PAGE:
“Slave codes” were a set of rules that prevented Black people from gaining any power or equality. For example, these codes prevented Black people from testifying in court or carrying weapons but allowed enslavers to freely kill any of their slaves as they deemed necessary. When slavery was abolished, “Black Codes” were enforced in the south to patrol and monitor Blacks, mirroring the laws of slave codes. Soon after came Jim Crow—a set of laws that segregated Black people, enforced white supremacy, and established Blacks as second-class citizens. 

So while Black Americans have been “free and equal” on paper since Jim Crow was abolished in 1964, the white fear that developed these forms of oppression remains ingrained into American culture and the justice system today.

Punishment Laws

The authors assert that in the justice system, Black individuals are punished more severely than white individuals who’ve committed the same offenses. The authors argue that these racist decisions stem from white fear and the legal and judicial precedents that remain from slavery. 

For example, Black prisoners convicted of killings are more likely to be sentenced to death than whites facing the same conviction—a study from the 1980s found that in Georgia, Black prisoners were 22 times more likely to be sentenced to death. 

3. Healthcare and Black Well-Being

The authors add that another consequence of slavery is the poor health and well-being of Black people. Black Americans are more prone to illness due to segregated living conditions, and they receive poor treatment in hospitals due to misinformation and racist beliefs that exist in the healthcare industry. These issues are all remnants of the eras of slavery and Jim Crow.

Racist Systems Make Black Americans More Prone to Illness

The authors explain that Black Americans are more prone to illness than white Americans because of segregated neighborhoods and poor living conditions that remain from Jim Crow and the early 20th century.

Segregation remains today because of intentional government policies developed during and after Jim Crow. Whites didn’t want to have Black neighbors, so elected officials, city planners, and mortgage bankers decided to force Black Americans into ghettos. Elected officials made sure that these segregated neighborhoods were the only places Blacks could afford and denied them mortgages elsewhere.

Further, planners targeted Black neighborhoods for highway construction, which caused overcrowding, pollution, and health issues for residents. Homes and buildings were destroyed to make room for highway construction—so while the populations in Black neighborhoods increased, the living spaces decreased. The combination of overcrowding, a lack of clean outdoor places (like parks), and poor air quality from passing traffic greatly increased residents’ risk of diseases, especially respiratory illness. So even today, Black Americans are at a higher risk of respiratory illness and are more likely to live in crowded, polluted neighborhoods.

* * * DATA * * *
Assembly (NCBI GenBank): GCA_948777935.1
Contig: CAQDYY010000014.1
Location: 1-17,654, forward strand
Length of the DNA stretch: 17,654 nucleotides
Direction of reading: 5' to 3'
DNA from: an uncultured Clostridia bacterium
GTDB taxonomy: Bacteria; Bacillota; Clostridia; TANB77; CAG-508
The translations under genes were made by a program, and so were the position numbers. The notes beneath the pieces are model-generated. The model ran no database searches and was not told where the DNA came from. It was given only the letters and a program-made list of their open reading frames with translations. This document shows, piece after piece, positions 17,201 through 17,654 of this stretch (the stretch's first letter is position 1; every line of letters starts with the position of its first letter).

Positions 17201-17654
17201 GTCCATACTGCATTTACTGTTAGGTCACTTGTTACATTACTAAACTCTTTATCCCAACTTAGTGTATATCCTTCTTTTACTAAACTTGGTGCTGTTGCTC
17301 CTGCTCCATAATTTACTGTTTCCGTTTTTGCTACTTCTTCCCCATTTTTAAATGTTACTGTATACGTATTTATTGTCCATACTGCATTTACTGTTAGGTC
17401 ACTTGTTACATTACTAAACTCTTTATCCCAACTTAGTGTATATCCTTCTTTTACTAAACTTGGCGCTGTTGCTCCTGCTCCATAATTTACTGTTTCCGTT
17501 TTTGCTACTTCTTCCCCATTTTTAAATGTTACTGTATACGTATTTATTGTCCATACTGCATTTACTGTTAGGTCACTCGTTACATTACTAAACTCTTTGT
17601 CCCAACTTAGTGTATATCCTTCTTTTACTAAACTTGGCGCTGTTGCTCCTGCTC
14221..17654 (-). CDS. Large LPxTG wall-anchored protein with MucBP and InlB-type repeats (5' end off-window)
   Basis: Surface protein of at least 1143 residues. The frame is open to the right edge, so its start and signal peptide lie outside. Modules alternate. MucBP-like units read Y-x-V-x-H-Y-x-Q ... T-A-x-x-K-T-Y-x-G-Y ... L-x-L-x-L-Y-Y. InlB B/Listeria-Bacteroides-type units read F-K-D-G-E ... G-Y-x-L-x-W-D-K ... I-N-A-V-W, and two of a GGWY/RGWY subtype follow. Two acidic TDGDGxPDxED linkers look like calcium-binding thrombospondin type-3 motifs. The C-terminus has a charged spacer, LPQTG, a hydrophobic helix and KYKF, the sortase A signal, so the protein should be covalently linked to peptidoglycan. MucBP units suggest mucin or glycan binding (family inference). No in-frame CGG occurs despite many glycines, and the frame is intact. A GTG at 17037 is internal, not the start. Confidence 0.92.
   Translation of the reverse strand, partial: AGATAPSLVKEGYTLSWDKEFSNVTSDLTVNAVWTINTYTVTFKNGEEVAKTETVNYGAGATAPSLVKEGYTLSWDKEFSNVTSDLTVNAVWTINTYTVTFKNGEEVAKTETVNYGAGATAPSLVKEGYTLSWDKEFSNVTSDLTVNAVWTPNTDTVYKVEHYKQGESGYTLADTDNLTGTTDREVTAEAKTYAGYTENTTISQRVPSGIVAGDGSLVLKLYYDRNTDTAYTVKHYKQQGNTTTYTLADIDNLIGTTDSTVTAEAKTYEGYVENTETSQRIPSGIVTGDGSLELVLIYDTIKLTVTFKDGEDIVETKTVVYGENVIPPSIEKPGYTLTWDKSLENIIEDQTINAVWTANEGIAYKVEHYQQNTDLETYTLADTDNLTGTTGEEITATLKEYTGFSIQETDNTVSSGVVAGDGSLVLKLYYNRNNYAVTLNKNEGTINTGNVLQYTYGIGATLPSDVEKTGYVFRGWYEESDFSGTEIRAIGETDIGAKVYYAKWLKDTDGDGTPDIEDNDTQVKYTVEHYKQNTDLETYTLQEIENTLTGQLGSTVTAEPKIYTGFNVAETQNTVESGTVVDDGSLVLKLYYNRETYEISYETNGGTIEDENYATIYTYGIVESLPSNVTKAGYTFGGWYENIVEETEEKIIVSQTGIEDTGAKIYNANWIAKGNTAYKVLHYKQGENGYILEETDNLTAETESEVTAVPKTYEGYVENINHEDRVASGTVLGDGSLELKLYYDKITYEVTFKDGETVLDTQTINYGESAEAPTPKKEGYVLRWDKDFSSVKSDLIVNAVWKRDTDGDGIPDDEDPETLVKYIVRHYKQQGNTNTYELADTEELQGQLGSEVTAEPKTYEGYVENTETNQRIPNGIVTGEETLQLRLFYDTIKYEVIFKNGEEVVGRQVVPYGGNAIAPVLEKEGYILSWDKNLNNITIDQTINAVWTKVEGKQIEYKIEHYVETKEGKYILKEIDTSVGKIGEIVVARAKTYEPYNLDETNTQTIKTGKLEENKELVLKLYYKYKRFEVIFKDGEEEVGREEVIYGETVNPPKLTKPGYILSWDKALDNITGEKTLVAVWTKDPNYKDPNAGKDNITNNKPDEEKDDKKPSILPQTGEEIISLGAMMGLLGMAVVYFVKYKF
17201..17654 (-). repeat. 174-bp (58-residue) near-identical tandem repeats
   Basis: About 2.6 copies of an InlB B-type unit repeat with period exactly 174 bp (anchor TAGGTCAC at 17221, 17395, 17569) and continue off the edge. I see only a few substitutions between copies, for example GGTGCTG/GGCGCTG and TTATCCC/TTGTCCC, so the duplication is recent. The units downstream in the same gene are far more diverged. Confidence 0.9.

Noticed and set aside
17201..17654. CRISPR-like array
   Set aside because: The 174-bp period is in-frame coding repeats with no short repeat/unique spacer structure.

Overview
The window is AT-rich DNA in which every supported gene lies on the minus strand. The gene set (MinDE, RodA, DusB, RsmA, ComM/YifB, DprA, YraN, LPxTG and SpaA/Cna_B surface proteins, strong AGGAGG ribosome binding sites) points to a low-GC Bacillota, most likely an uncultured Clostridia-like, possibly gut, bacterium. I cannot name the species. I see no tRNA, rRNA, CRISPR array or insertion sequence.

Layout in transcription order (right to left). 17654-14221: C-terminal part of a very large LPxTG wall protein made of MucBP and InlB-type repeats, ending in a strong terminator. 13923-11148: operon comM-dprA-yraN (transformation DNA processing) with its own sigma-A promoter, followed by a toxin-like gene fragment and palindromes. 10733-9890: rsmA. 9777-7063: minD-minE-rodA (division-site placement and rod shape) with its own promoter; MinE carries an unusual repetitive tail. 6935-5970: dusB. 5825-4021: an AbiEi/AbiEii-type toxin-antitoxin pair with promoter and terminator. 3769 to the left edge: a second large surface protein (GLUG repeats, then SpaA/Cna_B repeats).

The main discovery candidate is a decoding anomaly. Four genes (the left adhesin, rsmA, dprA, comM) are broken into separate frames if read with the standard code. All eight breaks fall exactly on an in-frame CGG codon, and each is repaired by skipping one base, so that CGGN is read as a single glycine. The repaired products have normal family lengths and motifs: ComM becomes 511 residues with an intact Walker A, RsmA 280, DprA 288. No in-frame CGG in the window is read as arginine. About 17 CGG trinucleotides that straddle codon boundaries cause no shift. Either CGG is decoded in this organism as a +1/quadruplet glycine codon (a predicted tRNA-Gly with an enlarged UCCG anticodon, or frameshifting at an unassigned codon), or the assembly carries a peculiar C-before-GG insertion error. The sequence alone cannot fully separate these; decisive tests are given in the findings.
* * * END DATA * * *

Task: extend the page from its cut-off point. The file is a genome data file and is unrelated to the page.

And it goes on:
Segregation also puts Blacks at higher risk for diseases like diabetes. The authors say that this is because healthy food is harder to find in Black neighborhoods while mini markets selling junk food are abundant. Stores that carry healthy food tend to be in white neighborhoods which can be inaccessible to Black people who don’t have personal transportation. 

Mistreatment of Black Americans in the Healthcare Industry

In addition to racist systems making Black Americans more prone to illness, the authors claim that the American healthcare industry fails to provide adequate care and treatment to Blacks due to slavery-era beliefs—particularly that Black bodies are biologically and physiologically different than white bodies. 

The authors explain that academic articles claimed that Black people have thicker skin, a higher pain tolerance, and different emotional and intellectual capabilities. In 2016, a study on medical students found that half of white participants believed at least one of these claims—the most common belief was that Black people felt less pain. The authors say that this belief would make the students less likely to prescribe appropriate treatment to Black patients.

Statistics show that these racist beliefs impact the treatment of Black people in the field—for example, Black Americans are 2.8 times more likely to die of Covid-19 than white Americans and are less likely to be treated for pain. The authors link these statistics to medical practitioners’ racist beliefs that can cause them to underestimate Black illness and not provide necessary treatments.

3 Consequences of Slavery in Modern America

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Like what you just read? Read the rest of the world's best book summary and analysis of Nikole Hannah-Jones's "The 1619 Project" at Shortform .

Here's what you'll find in our full The 1619 Project summary :

  • A reframing of American history with the institution of slavery at its core
  • How democracy as we know it today was largely built by enslaved Blacks
  • The racist institutions that persist today that originated from slavery

Darya Sinusoid

Darya’s love for reading started with fantasy novels (The LOTR trilogy is still her all-time-favorite). Growing up, however, she found herself transitioning to non-fiction, psychological, and self-help books. She has a degree in Psychology and a deep passion for the subject. She likes reading research-informed books that distill the workings of the human brain/mind/consciousness and thinking of ways to apply the insights to her own life. Some of her favorites include Thinking, Fast and Slow, How We Decide, and The Wisdom of the Enneagram.